Savannah in Chatham County, Georgia — The American South (South Atlantic)
Great Indian Warrior / Trading Path
(The Great Philadelphia Wagon Road)
The most heavily traveled road in Colonial America passed through here, linking areas from The Great Lakes to Georgia. Laid on animal trails and Native American Trading/Warrior Paths. treaties among the Governors of New York, Pennsylvania and Virginia and nineteen chiefs of the Iroquois League of Five Nations in 1685 and 1722, opened the colonial backcountry for peaceful settlement and colonization in Georgia. The Path had two branches from Carolina, the western branch to Augusta and the eastern to Savannah, formed to find salt and game.
Erected by National Society Daughters of the American Colonists. Project of the 2000-3 Administration. Mary Ann Groome Helper, National President.
Marker series. This marker is included in the Great Indian Warrior / Trading Path marker series.
Location. 32° 4.544′ N, 81° 5.926′ W. Marker is in Savannah, Georgia, in Chatham County. Marker is on West Libety Street near Martin Luther King Boulevard, on the right when traveling west. Click for map. Marker is in this post office area: Savannah GA 31401, United States of America.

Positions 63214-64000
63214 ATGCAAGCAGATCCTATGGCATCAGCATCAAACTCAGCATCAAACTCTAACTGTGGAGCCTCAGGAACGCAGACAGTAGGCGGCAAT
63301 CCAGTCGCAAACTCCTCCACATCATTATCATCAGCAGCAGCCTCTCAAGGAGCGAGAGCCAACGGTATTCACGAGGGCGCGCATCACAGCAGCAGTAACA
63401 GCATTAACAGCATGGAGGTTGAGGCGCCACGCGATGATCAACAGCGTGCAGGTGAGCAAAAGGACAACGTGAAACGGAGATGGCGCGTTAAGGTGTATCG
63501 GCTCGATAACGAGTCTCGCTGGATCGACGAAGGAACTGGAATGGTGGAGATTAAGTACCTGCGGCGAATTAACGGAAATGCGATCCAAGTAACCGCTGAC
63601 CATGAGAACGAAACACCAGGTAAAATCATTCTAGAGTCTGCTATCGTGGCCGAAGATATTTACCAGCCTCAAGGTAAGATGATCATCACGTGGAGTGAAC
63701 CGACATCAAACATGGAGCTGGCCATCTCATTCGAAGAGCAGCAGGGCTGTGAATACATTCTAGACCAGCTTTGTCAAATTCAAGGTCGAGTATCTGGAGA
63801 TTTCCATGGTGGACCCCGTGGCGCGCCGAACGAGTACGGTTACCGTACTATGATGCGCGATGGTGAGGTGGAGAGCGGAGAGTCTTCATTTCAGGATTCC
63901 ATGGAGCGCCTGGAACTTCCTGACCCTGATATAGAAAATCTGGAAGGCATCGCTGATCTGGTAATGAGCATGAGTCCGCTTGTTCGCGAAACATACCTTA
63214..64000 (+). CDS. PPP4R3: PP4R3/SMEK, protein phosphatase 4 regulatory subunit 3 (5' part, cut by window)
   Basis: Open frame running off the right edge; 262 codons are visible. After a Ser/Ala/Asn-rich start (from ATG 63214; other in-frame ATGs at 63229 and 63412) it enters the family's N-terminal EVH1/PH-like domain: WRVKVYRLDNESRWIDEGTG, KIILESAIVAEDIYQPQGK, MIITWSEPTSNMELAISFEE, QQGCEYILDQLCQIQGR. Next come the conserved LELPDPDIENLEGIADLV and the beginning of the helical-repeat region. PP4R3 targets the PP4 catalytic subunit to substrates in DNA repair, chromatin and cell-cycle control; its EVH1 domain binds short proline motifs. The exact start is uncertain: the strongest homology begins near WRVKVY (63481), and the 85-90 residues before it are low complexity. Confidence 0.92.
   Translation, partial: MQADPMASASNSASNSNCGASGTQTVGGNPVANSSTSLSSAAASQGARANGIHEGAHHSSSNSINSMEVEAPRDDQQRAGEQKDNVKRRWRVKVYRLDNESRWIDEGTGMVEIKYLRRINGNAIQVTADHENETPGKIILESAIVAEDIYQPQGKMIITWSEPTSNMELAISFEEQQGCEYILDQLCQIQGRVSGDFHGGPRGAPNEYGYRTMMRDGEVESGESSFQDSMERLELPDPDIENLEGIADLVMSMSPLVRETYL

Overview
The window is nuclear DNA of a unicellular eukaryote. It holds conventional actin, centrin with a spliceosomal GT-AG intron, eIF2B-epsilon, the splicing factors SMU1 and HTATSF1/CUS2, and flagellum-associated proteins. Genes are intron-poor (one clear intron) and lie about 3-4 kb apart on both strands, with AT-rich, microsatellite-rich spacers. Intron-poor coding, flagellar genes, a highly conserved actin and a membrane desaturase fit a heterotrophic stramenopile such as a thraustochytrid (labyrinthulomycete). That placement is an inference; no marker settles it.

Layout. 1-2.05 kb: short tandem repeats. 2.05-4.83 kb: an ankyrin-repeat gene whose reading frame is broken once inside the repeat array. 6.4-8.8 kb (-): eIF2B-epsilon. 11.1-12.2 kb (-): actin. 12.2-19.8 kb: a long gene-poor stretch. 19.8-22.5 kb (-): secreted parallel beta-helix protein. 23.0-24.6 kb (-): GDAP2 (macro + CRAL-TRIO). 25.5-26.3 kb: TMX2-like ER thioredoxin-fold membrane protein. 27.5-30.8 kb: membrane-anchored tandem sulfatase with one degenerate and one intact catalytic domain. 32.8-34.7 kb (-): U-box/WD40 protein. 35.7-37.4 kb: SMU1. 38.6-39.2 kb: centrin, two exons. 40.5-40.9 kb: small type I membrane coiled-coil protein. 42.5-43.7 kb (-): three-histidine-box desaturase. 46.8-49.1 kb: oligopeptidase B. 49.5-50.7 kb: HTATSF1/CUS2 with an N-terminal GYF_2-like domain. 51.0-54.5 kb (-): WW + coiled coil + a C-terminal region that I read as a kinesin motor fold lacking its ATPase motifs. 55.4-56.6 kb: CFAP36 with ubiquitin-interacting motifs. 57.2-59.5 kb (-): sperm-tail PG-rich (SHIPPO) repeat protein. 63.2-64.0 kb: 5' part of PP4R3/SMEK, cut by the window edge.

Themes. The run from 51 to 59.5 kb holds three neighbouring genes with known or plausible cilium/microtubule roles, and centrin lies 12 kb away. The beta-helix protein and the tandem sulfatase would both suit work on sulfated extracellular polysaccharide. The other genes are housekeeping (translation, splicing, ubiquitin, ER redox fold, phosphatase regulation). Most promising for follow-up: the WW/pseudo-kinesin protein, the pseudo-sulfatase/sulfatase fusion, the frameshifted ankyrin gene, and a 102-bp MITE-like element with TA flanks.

Other nearby markers. At least 8 other markers are within walking distance of this marker. Savannah’s African-American Medical Pioneers The Battle of Savannah (within shouting distance of this marker); Central of Georgia (within shouting distance of this marker); Savannah Besieged (within shouting distance of this marker); a different marker also named Battle of Savannah (about 300 feet away, measured in a direct line); Attack on British Lines (about 300 feet away); Lt. Col John Harris Cruger (about 500 feet away); Major General Anthony Wayne (about 500 feet away). Click for a list of all markers in Savannah.
Related marker. Click here for another marker that is related to this marker. marker along the path
Also see . . .
1. The Warriors Path becomes The Wagon Road. Scots-Irish of America ,Friday, November 9, 2007 article. (Submitted on February 23, 2008, by Mike Stroud of Bluffton, South Carolina.)
2. The Scots-Irish From Ulster and The Great Philadelphia Wagon Road. (Submitted on February 23, 2008, by Mike Stroud of Bluffton, South Carolina.)
Categories. • Colonial Era • Exploration •
Credits. This page originally submitted on , by Mike Stroud of Bluffton, South Carolina. This page has been viewed 2,233 times since then and 43 times this year. Photos: 1. submitted on , by Mike Stroud of Bluffton, South Carolina. 2. submitted on , by Bill Coughlin of North Arlington, New Jersey. • Craig Swain was the editor who published this page. This page was last revised on June 16, 2016.